Document type: 
Article

Numerical Integration for High Order Pyramidal Elements

Peer reviewed: 
Yes, item is peer reviewed.
Date created: 
2011
Abstract: 

We examine the effect of numerical integration on the accuracy of high order conformingpyramidal finite element methods. Non-smooth shape functions are indispensable to the construction ofpyramidal elements, and this means the conventional treatment of numerical integration, which requiresthat the finite element approximation space is piecewise polynomial, cannot be applied. We developan analysis that allows the finite element approximation space to include non-smooth functions andshow that, despite this complication, conventional rules of thumb can still be used to select appropriatequadrature methods on pyramids. Along the way, we present a new family of high order pyramidalfinite elements for each of the spaces of the de Rham complex.

Document type:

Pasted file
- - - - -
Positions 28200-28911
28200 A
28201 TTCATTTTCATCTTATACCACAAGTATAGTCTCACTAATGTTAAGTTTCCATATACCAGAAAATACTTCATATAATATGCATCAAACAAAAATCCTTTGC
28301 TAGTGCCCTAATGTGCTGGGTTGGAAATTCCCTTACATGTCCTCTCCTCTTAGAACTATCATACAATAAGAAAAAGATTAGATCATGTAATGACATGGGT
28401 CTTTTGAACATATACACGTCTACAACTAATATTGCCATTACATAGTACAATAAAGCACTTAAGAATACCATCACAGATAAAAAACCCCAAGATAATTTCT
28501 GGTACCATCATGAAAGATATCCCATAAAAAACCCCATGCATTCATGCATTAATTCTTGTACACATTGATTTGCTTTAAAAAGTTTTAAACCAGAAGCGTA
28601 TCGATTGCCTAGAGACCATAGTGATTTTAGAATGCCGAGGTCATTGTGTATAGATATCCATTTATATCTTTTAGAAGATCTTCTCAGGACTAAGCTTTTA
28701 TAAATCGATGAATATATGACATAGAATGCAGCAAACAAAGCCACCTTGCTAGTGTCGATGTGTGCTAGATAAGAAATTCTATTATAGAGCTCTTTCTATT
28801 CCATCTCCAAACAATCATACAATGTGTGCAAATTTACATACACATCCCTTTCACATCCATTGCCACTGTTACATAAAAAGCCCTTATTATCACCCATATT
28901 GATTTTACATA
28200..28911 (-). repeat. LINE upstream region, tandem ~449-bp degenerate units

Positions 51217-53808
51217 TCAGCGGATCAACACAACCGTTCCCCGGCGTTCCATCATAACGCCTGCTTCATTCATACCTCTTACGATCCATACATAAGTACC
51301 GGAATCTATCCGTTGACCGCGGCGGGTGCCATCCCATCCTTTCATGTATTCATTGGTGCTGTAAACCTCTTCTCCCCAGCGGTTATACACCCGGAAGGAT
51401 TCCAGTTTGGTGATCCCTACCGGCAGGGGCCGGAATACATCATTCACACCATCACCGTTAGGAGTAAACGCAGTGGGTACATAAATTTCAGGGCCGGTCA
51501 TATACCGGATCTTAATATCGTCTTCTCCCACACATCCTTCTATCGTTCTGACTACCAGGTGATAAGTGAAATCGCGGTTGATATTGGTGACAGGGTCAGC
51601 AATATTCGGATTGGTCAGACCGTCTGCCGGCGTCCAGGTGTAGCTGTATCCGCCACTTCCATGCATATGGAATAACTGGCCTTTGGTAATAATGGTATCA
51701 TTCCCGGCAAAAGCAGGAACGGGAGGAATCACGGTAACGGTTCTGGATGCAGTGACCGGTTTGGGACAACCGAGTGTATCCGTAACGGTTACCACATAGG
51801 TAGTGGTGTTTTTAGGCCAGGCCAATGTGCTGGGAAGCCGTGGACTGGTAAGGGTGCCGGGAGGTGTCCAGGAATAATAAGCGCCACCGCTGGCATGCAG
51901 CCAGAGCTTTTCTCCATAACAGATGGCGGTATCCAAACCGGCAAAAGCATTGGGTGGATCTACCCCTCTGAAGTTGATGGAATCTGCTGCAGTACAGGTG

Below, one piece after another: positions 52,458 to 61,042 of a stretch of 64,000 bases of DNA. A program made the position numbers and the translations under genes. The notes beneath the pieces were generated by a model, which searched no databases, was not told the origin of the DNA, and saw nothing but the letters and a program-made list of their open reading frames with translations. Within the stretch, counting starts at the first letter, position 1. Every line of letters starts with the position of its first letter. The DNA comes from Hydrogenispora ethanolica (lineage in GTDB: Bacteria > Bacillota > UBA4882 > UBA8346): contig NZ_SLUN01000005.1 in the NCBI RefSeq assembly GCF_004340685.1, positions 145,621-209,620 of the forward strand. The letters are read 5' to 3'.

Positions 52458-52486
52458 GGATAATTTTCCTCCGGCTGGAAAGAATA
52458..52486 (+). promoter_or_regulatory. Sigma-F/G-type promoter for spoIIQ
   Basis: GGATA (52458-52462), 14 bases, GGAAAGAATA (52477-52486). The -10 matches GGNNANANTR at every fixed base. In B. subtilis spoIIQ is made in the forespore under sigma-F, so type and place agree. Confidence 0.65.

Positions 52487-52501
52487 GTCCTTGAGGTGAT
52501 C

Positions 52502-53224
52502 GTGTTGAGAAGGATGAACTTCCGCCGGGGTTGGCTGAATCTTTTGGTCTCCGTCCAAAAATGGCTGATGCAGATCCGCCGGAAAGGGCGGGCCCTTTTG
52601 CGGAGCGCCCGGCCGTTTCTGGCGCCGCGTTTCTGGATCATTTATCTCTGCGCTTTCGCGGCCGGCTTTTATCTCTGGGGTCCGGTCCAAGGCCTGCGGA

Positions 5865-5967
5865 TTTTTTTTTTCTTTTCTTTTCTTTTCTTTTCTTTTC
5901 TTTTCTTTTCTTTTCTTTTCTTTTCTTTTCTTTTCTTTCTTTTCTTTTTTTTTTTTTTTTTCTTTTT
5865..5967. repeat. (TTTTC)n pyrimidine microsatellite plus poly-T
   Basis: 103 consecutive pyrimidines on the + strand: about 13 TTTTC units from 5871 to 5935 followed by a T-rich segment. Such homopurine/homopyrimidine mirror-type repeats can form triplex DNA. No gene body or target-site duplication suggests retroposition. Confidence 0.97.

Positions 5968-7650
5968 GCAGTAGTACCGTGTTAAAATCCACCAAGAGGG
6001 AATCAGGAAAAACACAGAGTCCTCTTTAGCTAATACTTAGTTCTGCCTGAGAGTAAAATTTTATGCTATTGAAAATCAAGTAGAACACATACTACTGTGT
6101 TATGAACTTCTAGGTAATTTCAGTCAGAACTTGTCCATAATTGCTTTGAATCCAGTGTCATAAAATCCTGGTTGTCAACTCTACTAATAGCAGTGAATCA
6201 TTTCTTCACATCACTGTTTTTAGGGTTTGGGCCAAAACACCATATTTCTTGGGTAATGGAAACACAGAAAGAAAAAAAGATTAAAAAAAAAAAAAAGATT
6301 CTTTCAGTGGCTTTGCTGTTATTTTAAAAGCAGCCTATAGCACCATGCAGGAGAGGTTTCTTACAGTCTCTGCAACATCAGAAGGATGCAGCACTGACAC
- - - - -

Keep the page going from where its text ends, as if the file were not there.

Article

Error Analysis of the DtN-FEM for the Scattering Problem in Acoustics via Fourier Analysis

Peer reviewed: 
Yes, item is peer reviewed.
Date created: 
2011
Abstract: 

In this paper, we are concerned with the error analysis for the nite elementsolution of the two-dimensional exterior Neumann boundary value problem inacoustics. In particular, we establish an explicit priori error estimates in H1and L2- norms including both the e ect of the truncation of the DtN mappingand that of the numerical discretization. To apply the nite element method(FEM) to the exterior problem, the original boundary value problem is reducedto an equivalent nonlocal boundary value problem via a Dirichlet-to-Neumann(DtN) mapping represented in terms of the Fourier expansion series. We discussessential features of the corresponding variational equation and its modi cationdue to the truncation of the DtN mapping in appropriate function spaces. Nu-merical tests are presented to validate our theoretical results.

Document type: 
Article

Exact Non-Reflecting Boundary Conditions on Perturbed Domains and hp-Finite Elements